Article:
alumni corner: Ken lopez

A recent photo of Ken.

The Alumni Engagement Sector of our Fellowship program recently spoke with activist, therapist-in-training, and alumni Ken Lopez about their time at the organization along with current work and upcoming projects. 

Ken started at The Food Project in the summer of 2010 in the Greater Boston region. They use the pronouns they/them and currently reside in Philadelphia, Pennsylvania. Ken is currently wrapping up their last semester of grad school at Columbia University’s School of Social Work, concentrating on mental health & advanced clinical social work. They will receive a masters in May and transition into full-time work. 


What are you up to currently?

“ Right now I am working as an intern at a private practice called Spilove Psychotherapy based here in Pennsylvania. I specialize in things ranging from anxiety and depression to gender exploration and racial traumas. “

In this role Ken works primarily with members of the LGBTQ+ community. Ken’s main concern is representation and that consists not only of getting more variety in the types of therapists that are available to folks but also for therapists to open their minds and look at mental health as a social justice issue. There is a disparity when it comes to BIPOC & LGBTQ+ communities receiving care and a variety of different systemic barriers have to be taken into consideration for these groups which is something that isn’t talked about often in these spaces.  Ken advocates for therapists to start looking at mental health through an intersectional lens.

Post master’s program, Ken plans to work at Spilove Psychotherapy full time as a clinical specialist. Ken’s speciality consists of gender exploration (specifically for members of the trans and gender expansive community), sexuality exploration, anxiety, depression, eating disorders, complex traumas, and racial traumas.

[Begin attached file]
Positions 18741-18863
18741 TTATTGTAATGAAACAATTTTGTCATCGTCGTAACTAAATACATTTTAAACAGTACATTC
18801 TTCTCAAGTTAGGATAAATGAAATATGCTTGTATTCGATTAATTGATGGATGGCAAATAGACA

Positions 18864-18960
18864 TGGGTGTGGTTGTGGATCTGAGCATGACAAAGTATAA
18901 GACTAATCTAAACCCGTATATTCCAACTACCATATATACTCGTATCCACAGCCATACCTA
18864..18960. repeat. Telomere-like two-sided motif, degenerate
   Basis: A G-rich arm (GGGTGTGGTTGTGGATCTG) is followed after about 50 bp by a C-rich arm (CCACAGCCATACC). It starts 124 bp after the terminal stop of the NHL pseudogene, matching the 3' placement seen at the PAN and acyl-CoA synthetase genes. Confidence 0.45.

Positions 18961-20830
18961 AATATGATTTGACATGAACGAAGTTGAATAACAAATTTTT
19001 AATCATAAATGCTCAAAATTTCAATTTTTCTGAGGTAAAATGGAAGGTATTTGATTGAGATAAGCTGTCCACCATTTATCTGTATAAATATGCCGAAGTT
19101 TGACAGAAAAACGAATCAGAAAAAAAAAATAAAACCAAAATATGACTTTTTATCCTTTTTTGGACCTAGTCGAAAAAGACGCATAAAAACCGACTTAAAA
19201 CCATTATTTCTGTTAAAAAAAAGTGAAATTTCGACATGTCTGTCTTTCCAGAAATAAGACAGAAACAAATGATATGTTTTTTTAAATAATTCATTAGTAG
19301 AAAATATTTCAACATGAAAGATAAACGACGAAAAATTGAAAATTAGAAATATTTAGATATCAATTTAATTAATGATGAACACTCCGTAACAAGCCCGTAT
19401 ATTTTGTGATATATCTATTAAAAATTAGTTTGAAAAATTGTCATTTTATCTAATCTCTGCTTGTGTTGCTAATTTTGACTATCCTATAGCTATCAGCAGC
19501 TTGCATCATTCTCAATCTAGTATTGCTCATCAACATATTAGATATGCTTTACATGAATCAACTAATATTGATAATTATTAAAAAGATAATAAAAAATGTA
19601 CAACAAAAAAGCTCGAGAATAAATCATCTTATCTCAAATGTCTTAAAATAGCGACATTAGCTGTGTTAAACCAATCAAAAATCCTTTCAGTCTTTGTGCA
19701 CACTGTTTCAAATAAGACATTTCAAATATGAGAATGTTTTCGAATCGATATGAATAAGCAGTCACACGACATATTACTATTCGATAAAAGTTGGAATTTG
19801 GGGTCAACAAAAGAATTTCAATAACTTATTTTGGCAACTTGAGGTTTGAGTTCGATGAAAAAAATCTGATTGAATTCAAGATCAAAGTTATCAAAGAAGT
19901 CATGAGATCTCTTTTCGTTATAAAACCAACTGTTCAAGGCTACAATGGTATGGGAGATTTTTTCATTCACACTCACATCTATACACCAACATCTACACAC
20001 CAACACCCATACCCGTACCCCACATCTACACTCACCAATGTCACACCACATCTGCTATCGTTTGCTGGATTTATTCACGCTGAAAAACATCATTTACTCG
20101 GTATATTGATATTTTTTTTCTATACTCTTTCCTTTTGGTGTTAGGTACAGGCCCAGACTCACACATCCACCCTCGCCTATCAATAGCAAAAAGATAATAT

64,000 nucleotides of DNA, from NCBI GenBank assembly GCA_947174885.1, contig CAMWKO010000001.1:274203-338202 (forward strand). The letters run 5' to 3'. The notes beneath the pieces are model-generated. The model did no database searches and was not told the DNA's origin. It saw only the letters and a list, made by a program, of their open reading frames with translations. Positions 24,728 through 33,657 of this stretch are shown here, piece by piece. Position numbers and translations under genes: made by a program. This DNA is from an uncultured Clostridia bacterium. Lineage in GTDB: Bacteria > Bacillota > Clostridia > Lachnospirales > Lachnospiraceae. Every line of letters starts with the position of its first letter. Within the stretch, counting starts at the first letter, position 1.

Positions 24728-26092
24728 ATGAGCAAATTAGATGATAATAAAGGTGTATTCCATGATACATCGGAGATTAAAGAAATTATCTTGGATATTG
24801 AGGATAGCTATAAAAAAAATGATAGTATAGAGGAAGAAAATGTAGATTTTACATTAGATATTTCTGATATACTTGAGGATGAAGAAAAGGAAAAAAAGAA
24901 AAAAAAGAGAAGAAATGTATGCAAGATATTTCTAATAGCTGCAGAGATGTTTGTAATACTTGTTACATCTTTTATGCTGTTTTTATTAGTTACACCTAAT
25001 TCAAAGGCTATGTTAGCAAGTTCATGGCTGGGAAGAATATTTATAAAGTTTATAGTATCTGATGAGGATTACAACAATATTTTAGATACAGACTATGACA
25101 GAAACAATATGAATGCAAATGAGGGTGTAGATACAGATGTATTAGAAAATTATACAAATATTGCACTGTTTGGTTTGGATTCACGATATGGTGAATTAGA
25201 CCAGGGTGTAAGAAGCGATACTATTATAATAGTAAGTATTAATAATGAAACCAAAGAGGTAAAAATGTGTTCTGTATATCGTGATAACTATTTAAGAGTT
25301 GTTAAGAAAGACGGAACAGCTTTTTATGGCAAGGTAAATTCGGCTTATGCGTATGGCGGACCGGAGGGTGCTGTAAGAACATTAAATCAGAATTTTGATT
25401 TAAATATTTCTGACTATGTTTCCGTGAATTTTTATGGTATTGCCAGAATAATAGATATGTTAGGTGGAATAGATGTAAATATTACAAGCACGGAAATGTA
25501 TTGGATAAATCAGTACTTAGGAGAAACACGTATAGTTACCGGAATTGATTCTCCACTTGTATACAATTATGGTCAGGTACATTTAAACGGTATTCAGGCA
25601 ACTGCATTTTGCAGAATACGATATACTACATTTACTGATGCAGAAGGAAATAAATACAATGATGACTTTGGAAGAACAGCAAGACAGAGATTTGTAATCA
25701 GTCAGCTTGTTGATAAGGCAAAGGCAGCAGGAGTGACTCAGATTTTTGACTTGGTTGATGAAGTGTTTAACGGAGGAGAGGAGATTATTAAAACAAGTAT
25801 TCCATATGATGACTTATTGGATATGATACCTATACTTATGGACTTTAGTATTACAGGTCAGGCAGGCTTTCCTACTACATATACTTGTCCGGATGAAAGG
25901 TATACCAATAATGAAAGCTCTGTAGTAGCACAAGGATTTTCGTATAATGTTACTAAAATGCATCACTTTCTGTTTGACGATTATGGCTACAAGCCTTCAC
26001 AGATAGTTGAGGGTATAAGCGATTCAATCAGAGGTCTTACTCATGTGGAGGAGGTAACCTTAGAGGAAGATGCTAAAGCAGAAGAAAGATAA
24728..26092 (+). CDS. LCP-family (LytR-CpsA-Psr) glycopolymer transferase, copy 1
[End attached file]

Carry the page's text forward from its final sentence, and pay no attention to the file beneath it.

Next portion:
Ken’s ultimate goal as it pertains to therapy is to eventually create their own practice with primarily queer therapists of color. From their work as an intern alone they have seen a significant number in BIPOC & LGBTQ+ youth and young adults who have reached out seeking therapy. With the development of their own practice they hope to see more folks of these marginalized groups reaching out for therapy.


What were you focusing on before the internship?

“Before interning at Spilove Psychotherapy I worked at True Colors United, a nonprofit organization that addresses the issue of youth homelessness in the United States, focusing primarily on the unique experiences of LGBTQ+ youth. I worked there for a year and a half and started off as a Program Officer and after a year was promoted to Senior Program Officer. “

At True Colors United Ken had the opportunity to work with the National Youth Forum on Homelessness (NYFH). Ken helped launch their social media presence allowing the Communications section of their work to display their advocacy work on social media. 

Between the work at True Colors United and Spilove Psychotherapy Ken has developed serious interest in regards to representation in this field. As a result, Ken is working on developing a podcast dedicated to black therapists and black therapist seekers that will talk about issues within the mental health system. 


Fun Facts

 “I am still obsessed with pickles! Pickled cucumbers, pickled beets, pickled tomatoes! I will pickle any and everything!” 

Favorite Quote

“I’ve learned that people will forget what you said, people will forget what you did, but people will never forget how you made them feel.” – Maya Angelou

Most Impactful Workshop

Level the playing field

This was the first time I visually saw how oppression worked. In the jobs I have had post youth programs (foster care & after school programs), I have mentioned this workshop in every activist space I have been in. This workshop had a huge impact on me especially as a visual learner.”


Final Comments

“Shoutout to A Squad (My Seed Crew) and shoutout to Lakeisha Gerald (Supervisor as a youth member)! She played a great part in my development as a young person.”